A Guide For Women: Overcoming Imposter Syndrome

You may be familiar with the term Imposter Syndrome, but what does it mean? 

It is a term that was coined to describe the feeling people get when they are convinced they don’t know what they are doing or they’re not qualified for their position. It is an expression of self-doubt. 

It’s securing a promotion you’ve been chasing and then feeling like you’re over your head because how did this happen? Or you don’t feel good enough in your position because you couldn’t possibly fill the previous position holder’s shoes. 

That is Imposter Syndrome. 

The concept was developed by Pauline Clance (https://www.apa.org/science/about/psa/2018/09/imposter-syndrome). Clance was overcome by constant worry while in graduate school. She didn’t think her exam performance was good enough. 

She focused on what she hadn’t learned rather than what she had. And she stopped talking about it to her friends when it was clear they were exhausted by the conversation. Even though she secured good grades, these concerns persisted. She was constantly worried that she couldn’t measure up against everybody else.

She didn’t know it then, but she would later coin the term Imposter Syndrome and develop the concept. 

You may feel out of your depth when a conversation goes over your head in a meeting. You quickly convince yourself you’re in the wrong position at the bad company and will get fired as soon as they figure it out. It undermines your confidence, and it’s something that can impact even the most successful women. You can get over it. 

Overcoming Imposter Syndrome 
  • Focus on Fact 

It doesn’t matter how misaligned you feel in your position; you are there for a reason. If you focus on the facts, you can build your confidence. You have data, you have statistics, and you have the objectivity to help you do your job. If you can bring that to your role, you have no reason to let imposter syndrome creep in. The same is true with any role – you studied it and have been given the role, so why can’t you believe in yourself the same way the person who hired you did? You deserve a place at the table if you rely on facts.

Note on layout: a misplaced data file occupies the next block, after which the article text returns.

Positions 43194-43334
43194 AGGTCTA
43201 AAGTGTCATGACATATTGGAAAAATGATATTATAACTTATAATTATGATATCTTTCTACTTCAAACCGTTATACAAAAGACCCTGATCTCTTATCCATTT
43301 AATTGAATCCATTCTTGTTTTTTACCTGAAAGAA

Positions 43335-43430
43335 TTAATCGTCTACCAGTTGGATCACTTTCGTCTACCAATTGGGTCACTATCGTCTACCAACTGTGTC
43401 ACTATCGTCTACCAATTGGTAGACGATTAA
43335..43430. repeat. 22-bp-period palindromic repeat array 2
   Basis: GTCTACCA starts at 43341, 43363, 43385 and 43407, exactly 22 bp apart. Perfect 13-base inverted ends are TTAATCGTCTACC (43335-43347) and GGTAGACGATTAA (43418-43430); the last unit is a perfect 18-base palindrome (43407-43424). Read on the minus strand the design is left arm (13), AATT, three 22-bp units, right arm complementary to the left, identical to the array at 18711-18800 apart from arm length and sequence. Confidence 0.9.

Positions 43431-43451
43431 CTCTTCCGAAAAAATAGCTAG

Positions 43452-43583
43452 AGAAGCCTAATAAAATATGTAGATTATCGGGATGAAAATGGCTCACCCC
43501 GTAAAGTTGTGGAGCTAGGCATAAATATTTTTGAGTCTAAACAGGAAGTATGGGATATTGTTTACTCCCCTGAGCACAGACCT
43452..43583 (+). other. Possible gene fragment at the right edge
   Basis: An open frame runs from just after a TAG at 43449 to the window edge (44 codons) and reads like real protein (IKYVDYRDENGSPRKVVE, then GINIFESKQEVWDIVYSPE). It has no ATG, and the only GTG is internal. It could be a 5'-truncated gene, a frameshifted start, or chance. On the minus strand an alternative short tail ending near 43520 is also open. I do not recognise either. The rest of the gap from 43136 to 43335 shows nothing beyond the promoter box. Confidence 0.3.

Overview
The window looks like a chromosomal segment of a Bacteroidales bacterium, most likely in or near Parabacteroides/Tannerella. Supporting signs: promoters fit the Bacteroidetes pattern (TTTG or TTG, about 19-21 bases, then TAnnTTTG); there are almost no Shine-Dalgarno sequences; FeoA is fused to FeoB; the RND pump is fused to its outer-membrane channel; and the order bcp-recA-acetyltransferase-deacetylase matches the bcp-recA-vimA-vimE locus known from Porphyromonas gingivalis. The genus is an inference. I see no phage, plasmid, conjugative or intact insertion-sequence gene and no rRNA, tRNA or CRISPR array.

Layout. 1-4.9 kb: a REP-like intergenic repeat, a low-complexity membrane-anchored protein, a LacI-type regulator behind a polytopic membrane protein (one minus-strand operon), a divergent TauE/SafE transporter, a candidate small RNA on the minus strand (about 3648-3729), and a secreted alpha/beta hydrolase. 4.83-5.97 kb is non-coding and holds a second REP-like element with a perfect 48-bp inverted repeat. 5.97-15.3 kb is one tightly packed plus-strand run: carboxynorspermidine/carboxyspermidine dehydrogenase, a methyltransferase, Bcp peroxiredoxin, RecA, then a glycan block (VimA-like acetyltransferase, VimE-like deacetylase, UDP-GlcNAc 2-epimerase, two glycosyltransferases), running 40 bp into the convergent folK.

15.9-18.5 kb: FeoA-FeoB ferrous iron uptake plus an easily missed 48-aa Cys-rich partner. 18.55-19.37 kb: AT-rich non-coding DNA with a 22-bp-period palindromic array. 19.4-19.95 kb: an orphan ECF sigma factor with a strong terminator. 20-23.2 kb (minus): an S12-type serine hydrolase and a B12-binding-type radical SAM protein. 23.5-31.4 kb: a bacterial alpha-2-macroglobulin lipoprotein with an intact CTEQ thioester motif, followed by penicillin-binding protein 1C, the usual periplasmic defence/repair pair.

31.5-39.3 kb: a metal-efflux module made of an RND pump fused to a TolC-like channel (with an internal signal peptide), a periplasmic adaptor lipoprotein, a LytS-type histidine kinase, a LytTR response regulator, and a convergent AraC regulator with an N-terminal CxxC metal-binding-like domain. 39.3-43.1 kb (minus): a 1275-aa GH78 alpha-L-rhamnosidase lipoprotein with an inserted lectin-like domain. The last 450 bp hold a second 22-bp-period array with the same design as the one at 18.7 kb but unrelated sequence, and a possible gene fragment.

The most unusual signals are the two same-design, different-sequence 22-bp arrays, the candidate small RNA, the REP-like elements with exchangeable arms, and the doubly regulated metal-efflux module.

• A Supportive Mentor

You can’t find confidence without a cheerleader. It’s hard work to be your cheerleader. So a mentor who can motivate and challenge you is essential to overcoming imposter syndrome. Your mentor should know when to boost you and when to push you. Whoever you choose as your mentor should be someone who truly believes in you; that can be everything. 

  • Chase Your Purpose 

One of the biggest realisations you can have is that you aren’t an imposter when you’re forging your path. Whether you are in an industry with few women or doing things differently, you’re in your position because of who you are and deserve it. 

Whatever the situation, generations of women before ours, didn’t have the opportunity to be in these positions. If you don’t take the chances you have, you won’t make it easier for future generations of women. 

And you won’t be fulfilling your purpose. Pursuing your ambition shows young girls and women joining the workforce how important it is to silence the doubts and keep pushing. 

Women have made great strides in the last few decades, but the fight isn’t over. And you can progress the cause by empowering yourself to overcome Imposter Syndrome. You’ve earned your position – now, believe it.